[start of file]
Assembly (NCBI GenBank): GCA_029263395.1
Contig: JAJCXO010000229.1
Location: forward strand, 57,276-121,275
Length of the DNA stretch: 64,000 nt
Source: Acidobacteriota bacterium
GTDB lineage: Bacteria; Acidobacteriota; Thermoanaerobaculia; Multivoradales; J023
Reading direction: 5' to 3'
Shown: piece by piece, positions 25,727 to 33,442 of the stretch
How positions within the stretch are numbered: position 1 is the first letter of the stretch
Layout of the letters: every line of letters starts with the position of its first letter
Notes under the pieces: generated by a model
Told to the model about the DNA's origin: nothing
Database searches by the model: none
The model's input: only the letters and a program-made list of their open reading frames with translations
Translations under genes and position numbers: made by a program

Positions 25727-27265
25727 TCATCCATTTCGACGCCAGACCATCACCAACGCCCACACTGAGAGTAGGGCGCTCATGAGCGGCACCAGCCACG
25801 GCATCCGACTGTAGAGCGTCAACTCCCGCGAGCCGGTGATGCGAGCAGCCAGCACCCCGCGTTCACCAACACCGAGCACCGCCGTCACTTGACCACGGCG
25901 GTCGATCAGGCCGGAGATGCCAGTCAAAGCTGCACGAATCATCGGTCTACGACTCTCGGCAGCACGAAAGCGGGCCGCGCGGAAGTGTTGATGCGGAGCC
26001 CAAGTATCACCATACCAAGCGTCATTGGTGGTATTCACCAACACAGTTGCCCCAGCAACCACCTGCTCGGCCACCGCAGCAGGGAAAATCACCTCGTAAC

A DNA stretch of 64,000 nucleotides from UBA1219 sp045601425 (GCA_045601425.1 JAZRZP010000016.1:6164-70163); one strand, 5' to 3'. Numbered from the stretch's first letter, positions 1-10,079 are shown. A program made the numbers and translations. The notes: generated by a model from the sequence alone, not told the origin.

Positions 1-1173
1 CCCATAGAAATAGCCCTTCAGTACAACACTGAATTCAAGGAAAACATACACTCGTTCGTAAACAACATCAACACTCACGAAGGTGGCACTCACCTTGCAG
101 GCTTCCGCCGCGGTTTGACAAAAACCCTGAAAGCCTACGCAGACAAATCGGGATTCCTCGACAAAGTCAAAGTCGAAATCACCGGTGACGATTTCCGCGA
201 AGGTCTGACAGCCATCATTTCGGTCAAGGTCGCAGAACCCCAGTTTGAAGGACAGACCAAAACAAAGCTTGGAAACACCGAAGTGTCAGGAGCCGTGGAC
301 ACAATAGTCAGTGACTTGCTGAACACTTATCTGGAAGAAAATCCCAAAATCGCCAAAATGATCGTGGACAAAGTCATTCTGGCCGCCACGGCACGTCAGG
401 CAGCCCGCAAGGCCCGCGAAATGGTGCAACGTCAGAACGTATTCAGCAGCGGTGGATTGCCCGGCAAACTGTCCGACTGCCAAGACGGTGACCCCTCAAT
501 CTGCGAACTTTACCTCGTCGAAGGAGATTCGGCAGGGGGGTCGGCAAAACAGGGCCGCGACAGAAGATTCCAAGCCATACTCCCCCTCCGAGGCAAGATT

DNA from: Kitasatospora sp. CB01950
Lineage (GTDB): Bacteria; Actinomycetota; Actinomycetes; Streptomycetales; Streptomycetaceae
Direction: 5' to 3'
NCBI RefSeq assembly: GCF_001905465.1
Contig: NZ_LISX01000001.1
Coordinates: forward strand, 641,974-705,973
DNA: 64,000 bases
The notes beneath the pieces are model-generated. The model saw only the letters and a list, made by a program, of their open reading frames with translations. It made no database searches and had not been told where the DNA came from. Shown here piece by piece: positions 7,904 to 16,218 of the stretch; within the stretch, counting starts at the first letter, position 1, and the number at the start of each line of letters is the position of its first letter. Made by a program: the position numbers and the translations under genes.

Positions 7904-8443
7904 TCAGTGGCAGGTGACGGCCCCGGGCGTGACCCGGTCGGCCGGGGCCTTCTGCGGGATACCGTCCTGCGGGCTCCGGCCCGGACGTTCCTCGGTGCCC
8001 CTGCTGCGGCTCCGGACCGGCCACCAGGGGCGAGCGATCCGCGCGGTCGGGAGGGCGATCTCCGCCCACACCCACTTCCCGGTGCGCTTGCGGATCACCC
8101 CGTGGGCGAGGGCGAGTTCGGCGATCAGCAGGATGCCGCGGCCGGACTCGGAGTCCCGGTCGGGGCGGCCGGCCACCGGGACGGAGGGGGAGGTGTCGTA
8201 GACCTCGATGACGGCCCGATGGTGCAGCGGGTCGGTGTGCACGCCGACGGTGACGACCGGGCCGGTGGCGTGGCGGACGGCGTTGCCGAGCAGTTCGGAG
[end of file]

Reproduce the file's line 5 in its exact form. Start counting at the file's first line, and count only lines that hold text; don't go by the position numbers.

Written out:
Source: Acidobacteriota bacterium